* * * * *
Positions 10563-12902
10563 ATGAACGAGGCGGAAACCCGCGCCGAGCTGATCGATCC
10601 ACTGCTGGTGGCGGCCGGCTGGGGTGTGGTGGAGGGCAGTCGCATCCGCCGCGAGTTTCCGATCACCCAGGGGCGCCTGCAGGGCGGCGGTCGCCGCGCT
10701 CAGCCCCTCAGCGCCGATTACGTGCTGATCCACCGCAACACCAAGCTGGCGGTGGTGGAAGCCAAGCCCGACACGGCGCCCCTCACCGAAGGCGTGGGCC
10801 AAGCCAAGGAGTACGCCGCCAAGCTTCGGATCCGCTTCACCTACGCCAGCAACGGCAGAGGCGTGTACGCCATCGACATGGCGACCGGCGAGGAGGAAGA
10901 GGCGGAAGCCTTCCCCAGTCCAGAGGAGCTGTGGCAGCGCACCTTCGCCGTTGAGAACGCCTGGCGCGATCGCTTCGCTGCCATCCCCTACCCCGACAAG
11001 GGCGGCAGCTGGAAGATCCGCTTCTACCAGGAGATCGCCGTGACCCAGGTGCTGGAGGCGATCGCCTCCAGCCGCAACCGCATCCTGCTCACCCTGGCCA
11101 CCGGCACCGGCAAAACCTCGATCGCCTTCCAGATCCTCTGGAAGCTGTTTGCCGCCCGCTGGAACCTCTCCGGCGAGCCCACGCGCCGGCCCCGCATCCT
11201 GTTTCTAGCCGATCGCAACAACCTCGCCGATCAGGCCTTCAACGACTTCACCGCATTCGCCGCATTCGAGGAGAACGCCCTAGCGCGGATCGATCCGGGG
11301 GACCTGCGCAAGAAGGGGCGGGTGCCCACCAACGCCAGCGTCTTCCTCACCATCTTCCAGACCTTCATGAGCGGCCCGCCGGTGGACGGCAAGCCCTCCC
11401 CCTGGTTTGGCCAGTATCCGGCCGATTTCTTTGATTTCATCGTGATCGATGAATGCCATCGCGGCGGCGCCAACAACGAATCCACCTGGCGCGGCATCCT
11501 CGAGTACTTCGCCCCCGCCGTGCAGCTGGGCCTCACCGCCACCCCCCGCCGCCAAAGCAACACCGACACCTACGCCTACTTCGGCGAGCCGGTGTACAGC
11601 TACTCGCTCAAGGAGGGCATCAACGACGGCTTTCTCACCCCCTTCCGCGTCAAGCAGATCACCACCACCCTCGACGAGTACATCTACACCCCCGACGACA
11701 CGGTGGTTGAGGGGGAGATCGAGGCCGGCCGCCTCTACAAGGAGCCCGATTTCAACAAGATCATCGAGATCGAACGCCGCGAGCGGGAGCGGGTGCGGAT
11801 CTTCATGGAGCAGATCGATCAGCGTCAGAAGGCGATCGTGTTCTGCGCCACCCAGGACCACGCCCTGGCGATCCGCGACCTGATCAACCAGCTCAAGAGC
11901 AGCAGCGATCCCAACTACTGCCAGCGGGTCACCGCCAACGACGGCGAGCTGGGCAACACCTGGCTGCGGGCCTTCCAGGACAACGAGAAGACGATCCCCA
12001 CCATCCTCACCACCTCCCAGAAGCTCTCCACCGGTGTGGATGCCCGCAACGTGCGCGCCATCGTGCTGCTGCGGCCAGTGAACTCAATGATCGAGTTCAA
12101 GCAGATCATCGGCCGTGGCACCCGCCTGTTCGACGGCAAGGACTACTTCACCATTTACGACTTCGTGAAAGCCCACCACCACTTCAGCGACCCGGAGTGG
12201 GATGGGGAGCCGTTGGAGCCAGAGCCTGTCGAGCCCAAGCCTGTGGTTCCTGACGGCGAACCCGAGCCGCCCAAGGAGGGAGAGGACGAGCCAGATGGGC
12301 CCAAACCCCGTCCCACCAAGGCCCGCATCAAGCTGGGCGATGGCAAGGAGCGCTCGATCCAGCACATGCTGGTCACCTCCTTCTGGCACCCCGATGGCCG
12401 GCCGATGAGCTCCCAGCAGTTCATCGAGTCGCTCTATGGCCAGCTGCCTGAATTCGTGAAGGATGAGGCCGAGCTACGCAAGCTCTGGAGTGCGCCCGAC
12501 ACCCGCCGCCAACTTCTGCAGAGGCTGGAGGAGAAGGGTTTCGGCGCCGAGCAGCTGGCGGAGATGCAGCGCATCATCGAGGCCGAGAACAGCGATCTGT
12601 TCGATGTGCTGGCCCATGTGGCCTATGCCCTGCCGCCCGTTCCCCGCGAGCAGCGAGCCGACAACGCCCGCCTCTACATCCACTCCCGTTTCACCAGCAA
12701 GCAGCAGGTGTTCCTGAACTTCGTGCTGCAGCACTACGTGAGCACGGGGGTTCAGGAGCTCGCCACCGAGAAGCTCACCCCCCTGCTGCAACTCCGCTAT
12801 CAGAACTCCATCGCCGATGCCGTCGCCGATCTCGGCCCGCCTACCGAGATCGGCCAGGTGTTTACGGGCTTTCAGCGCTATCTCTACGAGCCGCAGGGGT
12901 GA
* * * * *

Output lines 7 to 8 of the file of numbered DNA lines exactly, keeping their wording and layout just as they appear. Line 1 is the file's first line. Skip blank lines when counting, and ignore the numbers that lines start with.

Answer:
11001 GGCGGCAGCTGGAAGATCCGCTTCTACCAGGAGATCGCCGTGACCCAGGTGCTGGAGGCGATCGCCTCCAGCCGCAACCGCATCCTGCTCACCCTGGCCA
11101 CCGGCACCGGCAAAACCTCGATCGCCTTCCAGATCCTCTGGAAGCTGTTTGCCGCCCGCTGGAACCTCTCCGGCGAGCCCACGCGCCGGCCCCGCATCCT